PEOPLE OF 2020: Seiulialii Dr. George Tuitama

For more than 200,000 people in Samoa, there is just one Psychiatrist, serving dozens of people at a time and ensuring their every need is met. 

Seiuliali'i Dr. George Tuitama is the only registered Psychiatrist. He specialised in the niche science especially to fill this important gap in the country’s health system, and has been a dedicated leader of the Mental Health Unit ever since.

As well as provide care and treatment to the dozens of people with mental disabilities in Samoa, he has been integral to our deeper understanding of mental health.

Through his work, people have access to qualified care when there often seems like no way out. He works with the support services like the Goshen Trust and Fa'ataua le Ola, and with the Police and Prisons for those whose ill health has landed them in trouble.

At the height of the measles crisis it was Seiulialii who deployed psychosocial support teams to bereaved families and coordinated a mental health response alongside the clinical one.

He brought together a team of volunteer faifeau, faletua, social workers, Red Cross workers, environmental health clinicians and counsellors, who worked for weeks with hundreds of people.

This was an essential service, not only for families of babies lost to the epidemic but for the doctors and nurses who intubated infant after infant for months, without an end in sight.

During the epidemic, he led daily briefings every morning with the psychosocial support team, and encouraged them work with hospital ward nurses and doctors to spot new patients and staff members that needed help.

And when the epidemic came to a close, it was clear never neglected his primary role at the Mental Health Unit.

It has been Seiulialii who has worked tirelessly with families to coach them on how to love their family member, difficult or challenging though it may be.

Without family support, people with severe mental unwellness don’t recover as fast, as well, or for as long.

“That is mainly because when families admit the patient, they just leave them here,” Seiualii has said.

“And sometimes, the patients just don’t get any visitation from their families. The families need to be actively involved.

“Most of the time when you are treating a patient, you are treating their family too.”

Earlier this year, Seiualii had some advice for families dealing with a loved one who might be struggling. Mental unwellness can take all forms – whether it is an unusual low mood, constant depression, irritability or extreme mood swings, families can and should be taking note and checking in with their family members.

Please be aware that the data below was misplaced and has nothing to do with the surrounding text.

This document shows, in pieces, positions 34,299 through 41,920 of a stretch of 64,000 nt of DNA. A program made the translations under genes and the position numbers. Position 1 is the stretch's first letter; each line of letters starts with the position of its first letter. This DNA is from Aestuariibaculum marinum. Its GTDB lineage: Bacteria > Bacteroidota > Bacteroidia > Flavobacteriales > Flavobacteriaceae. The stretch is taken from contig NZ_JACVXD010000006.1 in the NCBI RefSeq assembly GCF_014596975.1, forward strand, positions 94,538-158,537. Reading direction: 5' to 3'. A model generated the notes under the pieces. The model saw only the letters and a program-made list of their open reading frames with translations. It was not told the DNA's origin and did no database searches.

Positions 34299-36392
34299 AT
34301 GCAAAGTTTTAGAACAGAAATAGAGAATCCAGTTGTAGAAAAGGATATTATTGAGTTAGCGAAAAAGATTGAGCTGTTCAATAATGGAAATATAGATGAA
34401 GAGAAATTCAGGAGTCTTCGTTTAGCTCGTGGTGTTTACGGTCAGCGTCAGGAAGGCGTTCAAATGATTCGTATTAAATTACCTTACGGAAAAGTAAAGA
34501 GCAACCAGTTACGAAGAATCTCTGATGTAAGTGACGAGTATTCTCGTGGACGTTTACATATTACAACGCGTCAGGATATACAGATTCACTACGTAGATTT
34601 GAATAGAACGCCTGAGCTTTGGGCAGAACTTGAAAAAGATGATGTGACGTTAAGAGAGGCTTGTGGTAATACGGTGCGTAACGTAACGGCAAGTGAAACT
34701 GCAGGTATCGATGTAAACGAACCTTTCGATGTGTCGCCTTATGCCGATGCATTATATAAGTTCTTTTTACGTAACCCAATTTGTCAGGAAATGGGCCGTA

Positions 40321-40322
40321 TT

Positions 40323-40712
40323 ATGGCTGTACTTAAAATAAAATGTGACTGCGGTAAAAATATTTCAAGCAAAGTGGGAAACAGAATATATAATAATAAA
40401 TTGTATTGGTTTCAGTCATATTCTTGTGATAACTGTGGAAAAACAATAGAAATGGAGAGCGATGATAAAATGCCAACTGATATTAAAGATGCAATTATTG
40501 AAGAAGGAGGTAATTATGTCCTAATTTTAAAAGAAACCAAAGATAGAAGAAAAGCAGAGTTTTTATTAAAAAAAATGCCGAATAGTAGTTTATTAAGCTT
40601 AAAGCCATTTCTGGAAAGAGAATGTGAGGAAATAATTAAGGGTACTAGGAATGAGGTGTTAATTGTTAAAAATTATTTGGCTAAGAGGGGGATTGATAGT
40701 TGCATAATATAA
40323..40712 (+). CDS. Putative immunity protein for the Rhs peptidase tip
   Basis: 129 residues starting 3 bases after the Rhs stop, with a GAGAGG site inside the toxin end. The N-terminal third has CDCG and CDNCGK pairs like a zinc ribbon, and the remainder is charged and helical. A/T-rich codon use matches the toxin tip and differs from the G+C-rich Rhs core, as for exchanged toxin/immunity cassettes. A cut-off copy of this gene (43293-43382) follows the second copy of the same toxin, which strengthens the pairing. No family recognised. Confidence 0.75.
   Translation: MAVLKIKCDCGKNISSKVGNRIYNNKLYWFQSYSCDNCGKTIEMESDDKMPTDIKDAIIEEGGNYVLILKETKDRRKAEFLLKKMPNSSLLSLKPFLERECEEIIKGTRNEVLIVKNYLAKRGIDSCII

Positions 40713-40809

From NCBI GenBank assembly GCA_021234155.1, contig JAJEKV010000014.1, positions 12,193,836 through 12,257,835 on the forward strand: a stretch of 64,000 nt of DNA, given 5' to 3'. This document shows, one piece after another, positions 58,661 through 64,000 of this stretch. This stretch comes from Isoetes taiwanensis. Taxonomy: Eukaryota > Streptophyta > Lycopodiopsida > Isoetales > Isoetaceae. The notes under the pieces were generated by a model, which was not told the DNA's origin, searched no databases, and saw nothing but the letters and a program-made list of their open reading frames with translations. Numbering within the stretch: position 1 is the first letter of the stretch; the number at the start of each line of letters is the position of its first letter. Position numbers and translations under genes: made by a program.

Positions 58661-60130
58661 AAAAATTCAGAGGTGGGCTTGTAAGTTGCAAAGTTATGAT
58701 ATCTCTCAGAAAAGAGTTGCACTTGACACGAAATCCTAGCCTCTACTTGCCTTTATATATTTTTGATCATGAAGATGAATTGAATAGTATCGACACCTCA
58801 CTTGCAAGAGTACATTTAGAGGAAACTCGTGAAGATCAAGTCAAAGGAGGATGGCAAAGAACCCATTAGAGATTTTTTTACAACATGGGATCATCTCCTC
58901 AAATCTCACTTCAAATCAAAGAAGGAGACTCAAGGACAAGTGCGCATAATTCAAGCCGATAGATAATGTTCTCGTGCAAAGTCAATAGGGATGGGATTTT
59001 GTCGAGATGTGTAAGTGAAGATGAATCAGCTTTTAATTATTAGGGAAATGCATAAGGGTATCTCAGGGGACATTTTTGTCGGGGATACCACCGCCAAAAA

“A simple thing is how are you, are you okay?" Seiulialii said.   “A simple question like that can actually help someone because that person will never go out asking for help when it comes to mental health issues.”

He always said his role as a counsellor is not to provide specific answers to people’s problems. More often than not with enough support, people have all the answers themselves. 

This is important for family members to know. They are not expected to fix things but just to listen, and maybe refer to extra help from a profession. 

“I am not here to solve your issues, I am here to help you solve your own issues.

“I don’t need to know the issue in order to help a person be a little bit better than they are.”

From his position in the Mental Health Unit, Seiulialii sees parts of Samoa that surely some would rather keep hidden. 

He has kept a watchful eye over the years as the country’s drug and alcohol abuse problems worsened, and treated its victims of acute psychosis with care.

For years, he has been pointing out the same concern.

“It is quite obvious that there is an increased use in crystal meth (methamphetamine) and patients are now suffering from acute psychosis from that,” he said.

“There is a rising number [of addicts…], all the cases that we encounter are drug induced psychosis or relapsing due to substances of alcohol and marijuana and there is also a rise in meth users,” he said after treating a 13-year-old for substance abuse in 2018.

He has also been a strong advocate for better treatment of mentally unwell by the police, who often get called to attend to scenes where someone is behaving violently.

Seiualii has been working with police to recognise when someone needs to be brought to the Mental Health Unit before being processed through the police system, so that they can be treated and looked after first.

Inside the Mental Health Unit, Seiualii does more than prescribe pills. He also works with patients to make a better life for themselves through growing their mental and physical strength.

Working with others in the community, the doctor has introduced an art therapy programme, and a generous donation saw the unit get a set of boxing equipment too.

Seiulialii’s passion and energy for his work is an inspiration to all of us. Despite the demands that come with being the only psychiatrist on island, he always greets with a smile and a kind word, and even if it wasn’t counselling you came for, you always leave him feeling a little lighter.

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